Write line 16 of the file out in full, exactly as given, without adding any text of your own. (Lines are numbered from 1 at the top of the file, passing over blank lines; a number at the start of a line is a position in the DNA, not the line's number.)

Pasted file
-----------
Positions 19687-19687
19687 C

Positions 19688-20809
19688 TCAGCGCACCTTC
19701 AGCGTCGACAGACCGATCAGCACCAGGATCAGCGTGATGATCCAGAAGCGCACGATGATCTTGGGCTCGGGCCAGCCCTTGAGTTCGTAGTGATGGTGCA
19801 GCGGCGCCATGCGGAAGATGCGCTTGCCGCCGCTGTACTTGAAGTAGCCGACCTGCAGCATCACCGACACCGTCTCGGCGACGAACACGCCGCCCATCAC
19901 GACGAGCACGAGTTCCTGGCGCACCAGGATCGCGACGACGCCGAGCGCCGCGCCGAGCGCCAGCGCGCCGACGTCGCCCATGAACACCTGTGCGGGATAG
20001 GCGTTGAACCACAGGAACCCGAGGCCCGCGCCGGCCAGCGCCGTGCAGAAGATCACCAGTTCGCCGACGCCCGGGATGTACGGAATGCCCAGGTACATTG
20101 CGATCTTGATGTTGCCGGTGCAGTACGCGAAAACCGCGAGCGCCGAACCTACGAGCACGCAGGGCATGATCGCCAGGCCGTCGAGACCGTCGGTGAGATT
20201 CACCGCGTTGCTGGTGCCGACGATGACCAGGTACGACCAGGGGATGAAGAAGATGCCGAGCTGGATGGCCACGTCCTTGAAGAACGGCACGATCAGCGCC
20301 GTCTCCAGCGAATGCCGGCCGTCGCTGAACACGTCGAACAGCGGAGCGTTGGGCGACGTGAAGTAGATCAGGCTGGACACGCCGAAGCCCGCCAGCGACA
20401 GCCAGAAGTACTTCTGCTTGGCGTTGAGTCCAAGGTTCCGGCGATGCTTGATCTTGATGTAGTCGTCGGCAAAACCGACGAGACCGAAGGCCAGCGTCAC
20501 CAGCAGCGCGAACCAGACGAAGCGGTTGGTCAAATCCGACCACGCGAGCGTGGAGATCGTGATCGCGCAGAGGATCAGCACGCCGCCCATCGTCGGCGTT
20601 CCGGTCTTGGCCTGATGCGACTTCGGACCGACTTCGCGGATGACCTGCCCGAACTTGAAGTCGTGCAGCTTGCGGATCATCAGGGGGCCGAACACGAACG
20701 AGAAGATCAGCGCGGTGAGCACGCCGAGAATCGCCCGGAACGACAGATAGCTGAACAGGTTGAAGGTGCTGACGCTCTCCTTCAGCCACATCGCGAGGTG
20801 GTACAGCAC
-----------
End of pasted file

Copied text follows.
20801 GTACAGCAC